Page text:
Hint, you will need a calculator
Recently, my doctor recommended I start taking calcium supplements. As medical advice is often general in nature, I had to wonder if this advice was well-founded in research and whether it would be applicable to my specific circumstances, which include a very precisely crafted diet. As is often the case, the general answer was “it depends.” For some people, calcium supplements are a great idea. For others, not so much. What I can say is that no general rule like “more is better” or “less is more” applies when it comes to calcium. This is because the intricate and ongoing chemical balancing within the body, along with its inability to fully absorb most nutrients we ingest cause this matter to be quite complex.
Calcium phosphate gives bones their strength. It makes bones hard and resistant to damage. However, every cell in the body needs calcium to function properly. Calcium that is stored in the bones can become immediately available to the cells.
When it comes to calcium, cell needs take priority over strong bones.
As the blood runs through the parathyroid gland, the parathyroid gland assesses whether the level of calcium in the blood is adequate for cellular needs. If not, it releases a hormone to cause calcium to move from the bone to the blood.
Calcium and phosphorus in the blood should be balanced appropriately. The need to constantly top up blood calcium and to balance calcium and phosphorus in the blood give rise to the general recommended daily allowance (RDA) for adults of 1000 mg of calcium and 700 mg of phosphorus. The RDA for calcium assumes an absorption rate of 30%.
If all sources of calcium were absorbed by the body at the rate of 30%(bioavailable) and there were no factors that impeded absorption, then consuming 1000 mg of calcium would typically satisfy an adult’s daily requirements. However, this is not the case as bioavailability differs significantly depending upon the food consumed and food combinations.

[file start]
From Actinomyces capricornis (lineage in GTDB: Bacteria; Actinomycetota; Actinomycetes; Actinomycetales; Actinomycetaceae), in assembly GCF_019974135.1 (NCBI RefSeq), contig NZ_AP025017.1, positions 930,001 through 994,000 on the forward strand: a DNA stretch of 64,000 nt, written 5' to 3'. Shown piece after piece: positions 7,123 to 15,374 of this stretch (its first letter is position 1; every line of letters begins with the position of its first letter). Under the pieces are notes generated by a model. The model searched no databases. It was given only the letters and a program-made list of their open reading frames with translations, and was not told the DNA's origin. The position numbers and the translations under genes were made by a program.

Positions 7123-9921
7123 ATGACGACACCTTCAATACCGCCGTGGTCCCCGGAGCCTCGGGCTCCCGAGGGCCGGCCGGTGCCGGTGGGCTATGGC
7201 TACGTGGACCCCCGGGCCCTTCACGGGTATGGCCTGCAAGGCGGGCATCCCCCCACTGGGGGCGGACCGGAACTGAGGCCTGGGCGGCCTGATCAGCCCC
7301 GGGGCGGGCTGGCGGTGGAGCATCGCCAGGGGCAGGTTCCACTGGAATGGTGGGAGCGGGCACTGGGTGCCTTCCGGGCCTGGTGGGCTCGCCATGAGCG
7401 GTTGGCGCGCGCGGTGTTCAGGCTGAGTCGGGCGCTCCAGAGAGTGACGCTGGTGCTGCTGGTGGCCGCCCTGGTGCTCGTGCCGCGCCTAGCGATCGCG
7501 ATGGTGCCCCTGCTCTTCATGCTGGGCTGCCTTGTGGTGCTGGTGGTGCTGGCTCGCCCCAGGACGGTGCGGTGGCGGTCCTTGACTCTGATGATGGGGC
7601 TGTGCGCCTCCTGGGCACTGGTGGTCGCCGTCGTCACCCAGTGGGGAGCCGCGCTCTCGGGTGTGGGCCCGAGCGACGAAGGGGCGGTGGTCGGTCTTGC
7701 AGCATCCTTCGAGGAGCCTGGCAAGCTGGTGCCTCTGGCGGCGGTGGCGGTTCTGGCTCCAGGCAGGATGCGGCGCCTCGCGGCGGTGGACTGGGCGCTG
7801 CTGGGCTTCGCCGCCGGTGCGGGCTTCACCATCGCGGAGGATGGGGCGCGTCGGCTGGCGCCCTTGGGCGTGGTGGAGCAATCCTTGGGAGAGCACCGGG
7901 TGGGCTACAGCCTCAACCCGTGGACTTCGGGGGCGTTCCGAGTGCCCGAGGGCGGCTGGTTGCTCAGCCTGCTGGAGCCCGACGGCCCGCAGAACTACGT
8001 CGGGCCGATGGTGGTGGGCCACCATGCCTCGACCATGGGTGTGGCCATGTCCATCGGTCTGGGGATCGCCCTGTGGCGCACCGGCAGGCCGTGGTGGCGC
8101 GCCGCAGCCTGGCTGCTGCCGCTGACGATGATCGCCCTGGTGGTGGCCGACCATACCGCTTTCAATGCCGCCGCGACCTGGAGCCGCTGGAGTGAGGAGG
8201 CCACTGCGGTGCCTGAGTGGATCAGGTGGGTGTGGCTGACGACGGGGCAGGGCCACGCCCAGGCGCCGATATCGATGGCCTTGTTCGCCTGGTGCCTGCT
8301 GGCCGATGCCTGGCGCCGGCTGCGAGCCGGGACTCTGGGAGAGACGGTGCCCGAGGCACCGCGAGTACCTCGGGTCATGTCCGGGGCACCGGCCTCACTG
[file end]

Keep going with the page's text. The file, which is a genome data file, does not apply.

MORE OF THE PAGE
Considerations Affecting the Absorption of Calcium
Oxalic acid, phytic acid, and tannins (OPT) naturally occur in plants. OPTs bind with calcium and research generally indicates that they impede the body’s ability to absorb calcium. Studies have shown that only between 24 percent and 69 percent of the calcium in foods high in OPTs is bioavailable.
Other factors that impair calcium absorption include low levels of estrogen (whether from menopause in women or a variety of health conditions), consuming protein along with calcium and high fiber - low fat diets.
Accordingly, if the goal is to maximize the body’s absorption of calcium, it is recommended that calcium be consumed two hours before or after foods containing OPTs or protein are consumed. Obviously, in many cases, it is not possible to separate eating calcium and protein.
Sodium and alcohol tend to flush calcium out of the body. Regular alcohol consumption can reduce bone mass by up to 50 percent as it dramatically impairs the body’s ability to absorb calcium. For those who regularly consume alcohol, I recommend discussing calcium-related concerns with a physician as prescription sources of calcium and other nutrients may be necessary to maintain bone strength.
To reduce the risk of calcium flushing due to sodium consumption, a leading researcher suggests that for every 100 milligrams of extra sodium above the RDA (1500 mg for most adults), one milligram of calcium is flushed.
It is fairly well-known that caffeine decreases calcium absorption. Studies have shown that the extent of this impact is 6.4 mg of calcium for every ounce of coffee that contains caffeine. In other words, for every 10-ounce coffee or other similarly caffeinated beverage, increase your calcium intake by 64 mg. If you are drinking espresso, soft drinks or energy drinks, you should include these drinks in your calculations, with any necessary adjustments to account for a higher or lower proportion of caffeine in those drinks.
The caffeine content per ounce of energy drinks is more-or-less equivalent to the caffeine content in regular coffee. Therefore, increase your calcium intake by 64 mg for every 10-ounces of an energy drink.
Sodas contain approximately one-third the caffeine of a regular coffee. Therefore, from a calcium perspective, sodas can generally be disregarded unless you are consuming a number of them each day. If so, consider adjusting your soda intake rather than your caffeine intake since soda poses a number of health concerns, including impacting the body’s calcium-phosphorus balance.